Rocky Mountain Raceways

Rocky Mountain Raceways

Utah has a long and siginificant history in racing and Rocky Mountain Raceways is PROUD to keep that tradition going.  The history of racing in Utah began with the Bonneville Salt Flats.  A long stretch of hard salt surface perfect for getting early racing automobiles to reach their top speeds.  Racing began in the salt flats as early as 1925 when Ab Jenkins, driving a Studebaker, beat a special excursion train by ten minutes in a race across the flats.

Since that time the Bonneville Salt Flats have attracted racers from around the world and have become the site of numerous land speed records.  Through the early 1930?s to the 1970?s many world land speed records were broken here.  In 1938,  the Englishman George Eyston’s Thunderbolt traveled more than 345 miles per hour sparking a friendly rivalry of racers between Malcom Campbell’s Blue Bird and John Cobb’s Railton.  Each breaking one another’s records.

In 1968 the Bonneville Raceways officially opened it’s gates where we are currently operating today.  Bonneville Raceways became a racing destination for folks all around the country and was a meeting place for race fans all over Utah.  Through the 70?s to the mid 90?s, Bonneville held their infamous Fox Hunt races with a vibrant race culture where thousands of teens could park their cars next to the chain link fence and bring their coolers and watch the dragsters.  During one of the annual Fox Hunt races on May 28, 1988 a riot broke out after changes in the pit, ice chest, and Alcohol rules.  Scores of police officers from several jurisdictions attempted to calm the crowd after many were injured while many others were arrested.  This has famously became known as the “Fox Hunt Riot.”

During this this time, many early great racers came to Bonneville.  Greats like Shirley “Cha Cha” Muldowney, a pioneer in women’s drag racing with her trademark pink rail.  Drag racing legend Jerry Ruth, the “king” of Northwest drag racing also raced here many times. Bonneville was surely a destination for racing greats and their fans.

In 1995 a local racing fan, Spencer Young from the Young Automotive Group approached Bonneville to buy and remodel the facility.  This was the beginning of Rocky Mountain Raceways.  The facility was expanded to include a state of the art quarter mile drag strip and an oval track.  With a brand new facility, professionally run tracks, s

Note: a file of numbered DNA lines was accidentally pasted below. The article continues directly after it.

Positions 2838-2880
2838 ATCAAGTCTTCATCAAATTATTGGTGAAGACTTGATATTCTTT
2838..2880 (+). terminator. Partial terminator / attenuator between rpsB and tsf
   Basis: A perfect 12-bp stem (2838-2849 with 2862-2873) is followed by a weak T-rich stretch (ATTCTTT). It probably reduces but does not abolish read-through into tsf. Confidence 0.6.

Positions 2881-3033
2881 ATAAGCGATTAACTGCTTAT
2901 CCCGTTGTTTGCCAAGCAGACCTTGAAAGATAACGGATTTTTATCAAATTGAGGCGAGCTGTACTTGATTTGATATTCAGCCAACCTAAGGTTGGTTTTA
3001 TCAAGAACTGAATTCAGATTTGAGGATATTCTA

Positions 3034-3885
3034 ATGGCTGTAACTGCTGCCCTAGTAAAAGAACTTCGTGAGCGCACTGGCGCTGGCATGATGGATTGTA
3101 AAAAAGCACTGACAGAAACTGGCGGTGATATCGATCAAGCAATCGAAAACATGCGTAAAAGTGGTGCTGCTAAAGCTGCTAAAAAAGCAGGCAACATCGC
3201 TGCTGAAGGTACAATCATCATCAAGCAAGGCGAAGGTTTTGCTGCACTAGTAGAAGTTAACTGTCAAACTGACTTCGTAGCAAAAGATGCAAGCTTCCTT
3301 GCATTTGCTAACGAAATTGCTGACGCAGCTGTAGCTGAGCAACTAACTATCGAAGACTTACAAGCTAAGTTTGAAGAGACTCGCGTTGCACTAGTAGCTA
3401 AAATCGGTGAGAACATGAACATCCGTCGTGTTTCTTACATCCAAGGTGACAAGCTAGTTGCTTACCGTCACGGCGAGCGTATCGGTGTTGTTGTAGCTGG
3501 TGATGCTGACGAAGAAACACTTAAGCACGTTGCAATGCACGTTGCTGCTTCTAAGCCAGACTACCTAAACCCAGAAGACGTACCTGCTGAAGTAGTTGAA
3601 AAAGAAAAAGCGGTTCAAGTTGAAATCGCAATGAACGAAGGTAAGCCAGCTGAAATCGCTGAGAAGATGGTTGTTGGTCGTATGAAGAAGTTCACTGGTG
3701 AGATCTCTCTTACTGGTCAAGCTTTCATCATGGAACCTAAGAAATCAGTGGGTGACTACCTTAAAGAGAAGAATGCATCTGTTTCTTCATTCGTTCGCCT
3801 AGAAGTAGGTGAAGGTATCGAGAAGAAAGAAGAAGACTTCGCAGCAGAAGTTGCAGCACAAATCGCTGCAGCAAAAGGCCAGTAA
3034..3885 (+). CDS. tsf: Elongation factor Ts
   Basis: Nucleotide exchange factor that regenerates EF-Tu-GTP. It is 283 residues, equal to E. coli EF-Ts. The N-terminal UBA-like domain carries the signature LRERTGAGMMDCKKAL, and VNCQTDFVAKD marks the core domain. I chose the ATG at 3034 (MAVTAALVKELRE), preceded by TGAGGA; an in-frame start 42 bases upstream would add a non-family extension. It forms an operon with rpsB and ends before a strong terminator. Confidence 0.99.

6555 West 2100 South | West Valley City, UT

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Utah has a long and siginificant history in racing and Rocky Mountain Raceways is PROUD to keep that tradition going.  The history of racing in Utah began with the Bonneville Salt Flats.  A long stretch of hard salt surface perfect for getting early racing automobiles to reach their top speeds.  Racing began in the salt flats as early as 1925 when Ab Jenkins, driving a Studebaker, beat a special excursion train by ten minutes in a race across the flats.

Since that time the Bonneville Salt Flats have attracted racers from around the world and have become the site of numerous land speed records.  Through the early 1930?s to the 1970?s many world land speed records were broken here.  In 1938,  the Englishman George Eyston’s Thunderbolt traveled more than 345 miles per hour sparking a friendly rivalry of racers between Malcom Campbell’s Blue Bird and John Cobb’s Railton.  Each breaking one another’s records.

In 1968 the Bonneville Raceways officially opened it’s gates where we are currently operating today.  Bonneville Raceways became a racing destination for folks all around the country and was a meeting place for race fans all over Utah.  Through the 70?s to the mid 90?s, Bonneville held their infamous Fox Hunt races with a vibrant race culture where thousands of teens could park their cars next to the chain link fence and bring their coolers and watch the dragsters.  During one of the annual Fox Hunt races on May 28, 1988 a riot broke out after changes in the pit, ice chest, and Alcohol rules.  Scores of police officers from several jurisdictions attempted to calm the crowd after many were injured while many others were arrested.  This has famously became known as the “Fox Hunt Riot.”

During this this time, many early great racers came to Bonneville.  Greats like Shirley “Cha Cha” Muldowney, a pioneer in women’s drag racing with her trademark pink rail.  Drag racing legend Jerry Ruth, the “king” of Northwest drag racing also raced here many times. Bonneville was surely a destination for racing greats and their fans.

In 1995 a local racing fan, Spencer Young from the Young Automotive Group approached Bonneville to buy and remodel the facility.  This was the beginning of Rocky Mountain Raceways.  The facility was expanded to include a state of the art quarter mile drag strip and an oval track.  With a brand new facility, professionally run tracks, s